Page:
Climate
As a simple example, consider the average daily maximum temperatures for two cities, one inland and one on the coast. It is helpful to understand that the range of daily maximum temperatures for cities near the coast is smaller than for cities inland. Thus, while these two cities may each have the same average maximum temperature, the standard deviation of the daily maximum temperature for the coastal city will be less than that of the inland city as, on any particular day, the actual maximum temperature is more likely to be farther from the average maximum temperature for the inland city than for the coastal one.
Sports
Another way of seeing it is to consider sports teams. In any set of categories, there will be teams that rate highly at some things and poorly at others. Chances are, the teams that lead in the standings will not show such disparity but will perform well in most categories. The lower the standard deviation of their ratings in each category, the more balanced and consistent they will tend to be. Teams with a higher standard deviation, however, will be more unpredictable.
Comparison of Standard Deviations
Example of two samples with the same mean and different standard deviations. The red sample has a mean of 100 and a SD of 10; the blue sample has a mean of 100 and a SD of 50. Each sample has 1,000 values drawn at random from a Gaussian distribution with the specified parameters.
Key Term Reference
 Precision
 Appears in these related concepts: Chance Error, Accuracy, Precision, and Error, and Writing in the Natural Sciences
 average
 Appears in these related concepts: Outliers, Mean: The Average, and Average Value of a Function
 datum
 Appears in these related concepts: Inferential Statistics, Misleading Graphs, and Change of Scale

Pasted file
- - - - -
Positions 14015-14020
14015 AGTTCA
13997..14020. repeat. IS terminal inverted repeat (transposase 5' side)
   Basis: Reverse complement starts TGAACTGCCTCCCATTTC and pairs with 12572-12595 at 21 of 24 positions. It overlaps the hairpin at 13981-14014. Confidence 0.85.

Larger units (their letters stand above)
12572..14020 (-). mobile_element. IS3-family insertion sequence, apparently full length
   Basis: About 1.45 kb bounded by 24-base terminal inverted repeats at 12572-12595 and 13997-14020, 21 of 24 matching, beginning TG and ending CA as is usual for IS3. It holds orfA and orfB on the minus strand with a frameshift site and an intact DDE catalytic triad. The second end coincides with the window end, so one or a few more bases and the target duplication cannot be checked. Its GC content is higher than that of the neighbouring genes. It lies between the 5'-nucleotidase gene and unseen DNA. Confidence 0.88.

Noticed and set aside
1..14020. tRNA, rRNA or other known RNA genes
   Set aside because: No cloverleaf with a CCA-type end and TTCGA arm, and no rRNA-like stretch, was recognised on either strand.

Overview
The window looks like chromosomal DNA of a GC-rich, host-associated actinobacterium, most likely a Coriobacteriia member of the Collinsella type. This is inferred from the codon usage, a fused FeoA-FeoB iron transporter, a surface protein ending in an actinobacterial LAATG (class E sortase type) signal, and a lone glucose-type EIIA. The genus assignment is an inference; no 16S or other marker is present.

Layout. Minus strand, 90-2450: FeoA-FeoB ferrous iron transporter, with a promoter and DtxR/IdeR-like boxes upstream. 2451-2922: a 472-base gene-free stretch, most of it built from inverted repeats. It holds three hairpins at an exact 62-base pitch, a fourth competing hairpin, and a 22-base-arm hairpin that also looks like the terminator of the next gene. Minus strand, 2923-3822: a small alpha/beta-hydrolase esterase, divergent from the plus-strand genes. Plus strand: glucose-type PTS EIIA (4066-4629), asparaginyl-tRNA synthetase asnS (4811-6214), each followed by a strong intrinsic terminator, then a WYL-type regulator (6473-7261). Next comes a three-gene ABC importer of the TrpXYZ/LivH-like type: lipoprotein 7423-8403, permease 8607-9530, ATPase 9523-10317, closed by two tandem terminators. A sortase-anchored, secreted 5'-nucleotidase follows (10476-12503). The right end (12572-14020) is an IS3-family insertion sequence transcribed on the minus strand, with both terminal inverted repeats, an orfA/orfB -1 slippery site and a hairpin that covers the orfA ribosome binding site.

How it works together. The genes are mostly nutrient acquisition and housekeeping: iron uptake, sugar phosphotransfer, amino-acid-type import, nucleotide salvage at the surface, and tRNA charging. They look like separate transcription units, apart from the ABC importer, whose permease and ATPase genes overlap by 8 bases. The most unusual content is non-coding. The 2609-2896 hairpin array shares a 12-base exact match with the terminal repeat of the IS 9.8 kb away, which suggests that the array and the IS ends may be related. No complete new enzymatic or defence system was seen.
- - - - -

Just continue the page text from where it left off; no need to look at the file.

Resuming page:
deviation
 Appears in these related concepts: Applications of Statistics, Graphs of Qualitative Data, and Variance
 factor
 Appears in these related concepts: Randomized Design: SingleFactor, The Perceptual Process, and Solving Quadratic Equations by Factoring
 mean
 Appears in these related concepts: Mean, Variance, and Standard Deviation of the Binomial Distribution, The Mean Value Theorem, Rolle's Theorem, and Monotonicity, and Understanding Statistics
 population
 Appears in these related concepts: The Purpose of Statistics, What Is a Confidence Interval?, and Collecting and Measuring Data
 range
 Appears in these related concepts: Range, The Derivative as a Function, and Visualizing Domain and Range
 variance
 Appears in these related concepts: Testing a Single Variance, Variance Estimates, and Variance
Sources
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Cite This Source
Source: Boundless. “Interpreting the Standard Deviation.” Boundless Statistics. Boundless, 21 Jul. 2015. Retrieved 22 Jul. 2015 from https://www.boundless.com/statistics/textbooks/boundlessstatisticstextbook/measuresofvariation6/describingvariability26/interpretingthestandarddeviation1344425/